It was 26 August, 1967, and Matt Gillies sat in the dug-out at Old Trafford with his head in his hands. Leicester City were merely three games into the season when their worst nightmare came true. In the 80th minute, with the scores level at 1-1 against champions Manchester United, City’s ‘keeper, 17-year-old Peter Shilton, left the field on a stretcher. He was replaced by midfielder Bobby Roberts, who donned the jersey for the last breaths of the game.
The Foxes valiantly saw out the draw, but there would be no sigh of relief upon the final whistle. Shilton had suffered an injury that would keep him sidelined for three weeks, and while this would be an inconvenience for any team, it was a devastating blow for City.
After the sale of Gordon Banks in the summer of 1967, Shilton was the only professional goalkeeper in the Club’s books. They had nobody to turn to.
To add insult to injury, Gillies had just four days to remedy the situation. They faced Sheffield Wednesday next, and the Club would have to look to sign their first-ever loan player.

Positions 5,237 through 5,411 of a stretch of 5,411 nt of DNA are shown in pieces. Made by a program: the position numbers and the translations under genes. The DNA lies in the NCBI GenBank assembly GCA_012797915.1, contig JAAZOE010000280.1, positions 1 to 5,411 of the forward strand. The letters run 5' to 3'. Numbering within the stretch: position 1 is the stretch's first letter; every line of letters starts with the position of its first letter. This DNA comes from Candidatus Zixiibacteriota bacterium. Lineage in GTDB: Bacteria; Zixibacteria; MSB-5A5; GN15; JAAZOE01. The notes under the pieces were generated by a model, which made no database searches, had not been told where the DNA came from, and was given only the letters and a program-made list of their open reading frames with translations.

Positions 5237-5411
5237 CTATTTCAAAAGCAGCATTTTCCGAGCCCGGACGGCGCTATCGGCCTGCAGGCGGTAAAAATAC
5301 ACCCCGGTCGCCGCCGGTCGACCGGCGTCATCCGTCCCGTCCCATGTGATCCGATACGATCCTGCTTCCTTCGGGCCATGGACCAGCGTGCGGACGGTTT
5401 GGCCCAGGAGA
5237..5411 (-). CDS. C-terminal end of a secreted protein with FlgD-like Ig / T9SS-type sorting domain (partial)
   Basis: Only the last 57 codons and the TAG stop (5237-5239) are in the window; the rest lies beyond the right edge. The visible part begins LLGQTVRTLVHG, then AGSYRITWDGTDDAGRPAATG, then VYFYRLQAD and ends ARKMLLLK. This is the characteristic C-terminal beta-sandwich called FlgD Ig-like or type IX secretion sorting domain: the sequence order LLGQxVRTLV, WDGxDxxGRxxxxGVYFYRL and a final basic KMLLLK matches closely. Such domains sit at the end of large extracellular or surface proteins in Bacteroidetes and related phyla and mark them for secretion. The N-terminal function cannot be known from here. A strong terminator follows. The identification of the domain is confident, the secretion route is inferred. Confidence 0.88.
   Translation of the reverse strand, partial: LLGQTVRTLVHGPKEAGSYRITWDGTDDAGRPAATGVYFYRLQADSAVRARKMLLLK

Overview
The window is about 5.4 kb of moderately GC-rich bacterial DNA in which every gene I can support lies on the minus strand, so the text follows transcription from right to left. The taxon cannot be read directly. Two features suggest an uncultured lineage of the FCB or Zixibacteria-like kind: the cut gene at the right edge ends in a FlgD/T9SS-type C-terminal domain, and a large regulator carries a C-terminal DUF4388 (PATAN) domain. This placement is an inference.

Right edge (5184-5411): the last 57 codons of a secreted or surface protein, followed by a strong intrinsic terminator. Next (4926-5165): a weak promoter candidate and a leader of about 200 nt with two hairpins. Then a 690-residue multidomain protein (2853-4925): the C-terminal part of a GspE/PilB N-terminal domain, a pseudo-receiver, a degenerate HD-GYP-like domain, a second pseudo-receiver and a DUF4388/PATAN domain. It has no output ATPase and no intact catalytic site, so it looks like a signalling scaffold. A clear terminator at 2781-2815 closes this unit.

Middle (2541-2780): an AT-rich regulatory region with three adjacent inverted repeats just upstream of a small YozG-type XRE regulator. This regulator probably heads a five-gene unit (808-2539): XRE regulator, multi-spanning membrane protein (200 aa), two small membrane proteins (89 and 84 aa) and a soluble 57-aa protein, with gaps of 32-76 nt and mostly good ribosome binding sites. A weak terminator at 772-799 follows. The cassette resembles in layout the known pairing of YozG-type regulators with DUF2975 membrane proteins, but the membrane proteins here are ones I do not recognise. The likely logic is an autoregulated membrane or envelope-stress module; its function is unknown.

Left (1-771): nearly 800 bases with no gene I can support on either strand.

The appearance of a non-contracted player in a team’s squad became a regular sight in the Second World War, but aside from these seven years, the on-loan system we know today didn’t exist. Players were bound to their contracted club, and that was the end of it.
But luckily for City, and in a 'startling' move, the Football League scrapped their belief in 1966 in favour of a ‘temporary transfer’ system. The system would allow clubs to temporarily own a player on condition that they were contracted for no less than a three-month period.
Its introduction, merely a year before Shilton’s injury, saved Gillies in his time of crisis, and he was able to seek a temporary replacement in the 11th hour.
It was easier said than done. Gillies faced an uphill battle to convince a goalkeeper to sign at Filbert Street at the last minute.
Manchester United’s David Gaskell was first on the Club’s list, but he failed to agree terms. Instead, our first-ever ‘borrowed’ player came from Nottingham Forest, in an experienced ‘keeper named Brian Williamson.
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